Composer: Giuseppe Verdi
Librettist: Francesco Maria Piave
Director: Matthew Richardson
Conductor: Rumon Gamba
Reviewer: Dominic Corr
Seduction, tangled with an overbearing father all play a part in the turmoil of Rigoletto, the hunchbacked jester. The 1851 libretto opera has been revived by the Scottish Opera following Matthew Richardson’s 2011 production. Now, fully escaping its historical censorship, Rigoletto can serve to entertain, whilst awakening our attitudes to morality, women and objectification.
Women are the scattered playthings of men in Verdi’s Rigoletto. An integral aspect is the way in which they are rag dolled around. Female mannequins hoisted around as inanimate dance partners for the courtiers. Their use insightful, hollow, perfectly shaped woman who serve no purpose other than to dance, lay with and make no comment. Their torn husks scattered amidst the dregs of the Duke’s licentious pursuits. For what may seem a small aesthetic choice, it speaks volumes. Whilst they make grand martyrdoms – there are no winners in the courts of women. Men, for all their follies, are both victor and victim.
Skulking amidst the street lamps, Jon Morrell’s design coupled with Robert B Dickson’s revived lighting strikes a noir chord. The long coats, shadowed faces as eyes glint in the distance, give Rigoletto a new setting to play with. To describe the setting as minimalist would be too simplistic, conveying a voyeuristic tone. Sharp contrasting angles bring us further into the feel of monochrome cinema, in particular, the likes of The Third Man. Endless doorways ajar, enough to peak. Or better yet, a black drop with a sketched chalk doorframe – subtlety which compliments, rather than robs the light from the other components.
Enough about the aesthetics or themes of the production, time to focus on the majesty before us. Oh, not the vocals, though these are sublime. No, what I’m talking about is the Scottish Opera Orchestra. Channelling Verdi’s composition to the small interludes of jovial light-heartedness – just as much as the vocals, the music tells our tale.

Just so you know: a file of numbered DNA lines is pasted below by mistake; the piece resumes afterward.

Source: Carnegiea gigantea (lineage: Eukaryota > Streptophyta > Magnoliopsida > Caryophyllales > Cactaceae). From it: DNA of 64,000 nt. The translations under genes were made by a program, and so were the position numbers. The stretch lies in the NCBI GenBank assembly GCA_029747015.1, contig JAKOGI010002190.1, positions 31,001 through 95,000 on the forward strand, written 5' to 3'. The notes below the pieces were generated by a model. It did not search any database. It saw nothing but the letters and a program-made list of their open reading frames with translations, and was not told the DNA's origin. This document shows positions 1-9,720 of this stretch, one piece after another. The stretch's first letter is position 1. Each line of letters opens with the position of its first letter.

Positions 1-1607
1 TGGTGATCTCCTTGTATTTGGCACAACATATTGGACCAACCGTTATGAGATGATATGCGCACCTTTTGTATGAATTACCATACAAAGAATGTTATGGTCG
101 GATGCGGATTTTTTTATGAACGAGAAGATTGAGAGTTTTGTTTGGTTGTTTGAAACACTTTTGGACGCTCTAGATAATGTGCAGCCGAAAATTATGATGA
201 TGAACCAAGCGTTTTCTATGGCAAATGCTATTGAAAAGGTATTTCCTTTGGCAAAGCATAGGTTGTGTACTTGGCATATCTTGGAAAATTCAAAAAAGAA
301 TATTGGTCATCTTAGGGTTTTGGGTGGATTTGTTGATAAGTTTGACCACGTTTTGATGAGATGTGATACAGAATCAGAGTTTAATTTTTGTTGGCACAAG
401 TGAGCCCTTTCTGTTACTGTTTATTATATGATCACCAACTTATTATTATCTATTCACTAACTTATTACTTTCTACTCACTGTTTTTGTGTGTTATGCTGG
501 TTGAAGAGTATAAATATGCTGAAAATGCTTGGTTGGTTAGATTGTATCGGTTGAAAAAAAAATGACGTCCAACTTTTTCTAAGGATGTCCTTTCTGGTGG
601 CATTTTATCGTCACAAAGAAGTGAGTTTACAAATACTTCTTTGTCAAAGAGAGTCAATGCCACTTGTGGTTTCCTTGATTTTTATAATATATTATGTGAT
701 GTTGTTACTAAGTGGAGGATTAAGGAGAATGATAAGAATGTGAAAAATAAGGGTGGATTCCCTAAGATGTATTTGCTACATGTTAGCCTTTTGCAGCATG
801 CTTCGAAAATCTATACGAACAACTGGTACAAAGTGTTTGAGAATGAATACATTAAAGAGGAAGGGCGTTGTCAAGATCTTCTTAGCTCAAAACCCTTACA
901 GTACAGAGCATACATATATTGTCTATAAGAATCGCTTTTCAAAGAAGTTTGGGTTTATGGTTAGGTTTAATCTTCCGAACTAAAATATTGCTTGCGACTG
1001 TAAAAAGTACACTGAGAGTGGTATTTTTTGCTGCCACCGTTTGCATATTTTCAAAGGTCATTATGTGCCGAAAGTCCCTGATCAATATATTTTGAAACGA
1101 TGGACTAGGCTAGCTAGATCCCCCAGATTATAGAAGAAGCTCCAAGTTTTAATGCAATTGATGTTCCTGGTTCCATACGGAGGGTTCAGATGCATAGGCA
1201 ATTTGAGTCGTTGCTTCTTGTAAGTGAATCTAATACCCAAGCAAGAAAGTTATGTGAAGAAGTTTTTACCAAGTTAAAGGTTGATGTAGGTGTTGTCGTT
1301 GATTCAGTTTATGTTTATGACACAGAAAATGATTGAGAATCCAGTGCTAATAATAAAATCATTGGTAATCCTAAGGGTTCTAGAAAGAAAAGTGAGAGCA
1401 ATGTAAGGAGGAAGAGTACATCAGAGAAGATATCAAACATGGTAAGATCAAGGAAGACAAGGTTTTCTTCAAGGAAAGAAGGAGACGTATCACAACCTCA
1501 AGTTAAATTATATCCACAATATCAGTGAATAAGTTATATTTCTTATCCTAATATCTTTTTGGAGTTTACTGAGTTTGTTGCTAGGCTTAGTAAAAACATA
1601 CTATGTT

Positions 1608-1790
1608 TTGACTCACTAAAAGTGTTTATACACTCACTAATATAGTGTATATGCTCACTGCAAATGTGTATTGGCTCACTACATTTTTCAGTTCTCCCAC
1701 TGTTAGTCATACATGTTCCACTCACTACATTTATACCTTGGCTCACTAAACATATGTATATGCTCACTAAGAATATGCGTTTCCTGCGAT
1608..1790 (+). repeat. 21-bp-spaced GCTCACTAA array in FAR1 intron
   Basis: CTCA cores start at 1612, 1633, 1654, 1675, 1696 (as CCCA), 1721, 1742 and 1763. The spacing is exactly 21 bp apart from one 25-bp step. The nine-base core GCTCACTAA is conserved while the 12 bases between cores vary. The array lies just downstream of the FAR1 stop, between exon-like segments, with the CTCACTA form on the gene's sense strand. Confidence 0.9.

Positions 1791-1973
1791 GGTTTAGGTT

It remains, of course, to comment that yes – vocally, Scottish Opera has a wealth of talent. Our trio of leads – Rigoletto the hunchbacked jester, the Duke of Mantua and the doe-eyed Gilda – daughter of Rigoletto. The mastery of their voices is evident, though Aris Argiris and Lina Johnson find the audience in their hands quicker than Adam Smith’s Duke. Sorrow in the eyes of Rigoletto is as clear as his antics, particularly in the crushing finale as Gilda’s soft tones whimper into the darkness. It takes a touch too long though for our malevolent Duke to make that switch into an operatic villain. Though the moment he struts out La donna è mobile we are hooked.
Our Eton-esque courtiers in their ‘pranks’ to steal away Rigoletto’s mistress conjure up the most poignant imagery this evening. Fearful in its depiction, but strikingly that we still laugh. The lecherous passing of her body, twiddling fingers ready for a feel. For them, this absent woman is simply a gag to be played, her assault and kidnapping all to serve a man’s humiliation – not her own. As Johnson carries the aria in a sublime manner, hooked beaks of the masques protrude in darkness, as her predators begin to assemble outside the window.
Richardson’s interpretation of Rigoletto serves more so than its 2011 conception to highlight the discarded attitudes towards consent, women and human morality. With the highest offices in the land endorsing the attitudes present in a mid-19th-century opera, it’s not shocking its dark tones are still appreciated. Scottish Opera has managed to maintain their stamp, bringing their wall-breaking aesthetics to the capital with magnanimous vocals.
The productions continues on the 11th, 15th, 17th and then continues on tour | Image: Julie Howden